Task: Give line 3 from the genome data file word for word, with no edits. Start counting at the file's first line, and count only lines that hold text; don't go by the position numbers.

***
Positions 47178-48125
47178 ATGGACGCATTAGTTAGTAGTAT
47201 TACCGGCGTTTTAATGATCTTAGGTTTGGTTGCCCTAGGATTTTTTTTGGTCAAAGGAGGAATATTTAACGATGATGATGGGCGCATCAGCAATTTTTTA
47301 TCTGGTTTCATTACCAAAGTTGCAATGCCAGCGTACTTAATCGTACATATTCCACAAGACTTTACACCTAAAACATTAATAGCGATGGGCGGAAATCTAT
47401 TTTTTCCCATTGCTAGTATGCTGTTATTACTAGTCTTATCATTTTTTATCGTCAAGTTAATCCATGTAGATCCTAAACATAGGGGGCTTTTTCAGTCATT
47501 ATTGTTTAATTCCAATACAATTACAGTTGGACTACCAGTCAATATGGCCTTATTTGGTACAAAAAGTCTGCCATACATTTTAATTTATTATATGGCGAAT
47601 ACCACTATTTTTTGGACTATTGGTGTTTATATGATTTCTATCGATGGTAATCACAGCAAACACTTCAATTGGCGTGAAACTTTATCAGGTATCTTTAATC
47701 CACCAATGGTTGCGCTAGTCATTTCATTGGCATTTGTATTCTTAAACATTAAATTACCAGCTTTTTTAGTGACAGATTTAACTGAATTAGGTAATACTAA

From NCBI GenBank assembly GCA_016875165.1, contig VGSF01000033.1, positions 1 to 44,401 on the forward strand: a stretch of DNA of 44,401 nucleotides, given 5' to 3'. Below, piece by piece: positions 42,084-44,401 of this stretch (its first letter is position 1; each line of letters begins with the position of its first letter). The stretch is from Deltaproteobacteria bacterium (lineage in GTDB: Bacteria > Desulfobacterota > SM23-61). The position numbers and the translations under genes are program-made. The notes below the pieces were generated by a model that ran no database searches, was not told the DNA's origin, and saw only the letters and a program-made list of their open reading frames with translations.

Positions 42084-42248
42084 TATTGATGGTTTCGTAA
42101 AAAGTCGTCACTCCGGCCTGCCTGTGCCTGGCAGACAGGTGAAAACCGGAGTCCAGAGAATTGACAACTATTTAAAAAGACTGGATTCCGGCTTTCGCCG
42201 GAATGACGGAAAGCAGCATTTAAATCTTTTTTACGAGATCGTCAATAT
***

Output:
47201 TACCGGCGTTTTAATGATCTTAGGTTTGGTTGCCCTAGGATTTTTTTTGGTCAAAGGAGGAATATTTAACGATGATGATGGGCGCATCAGCAATTTTTTA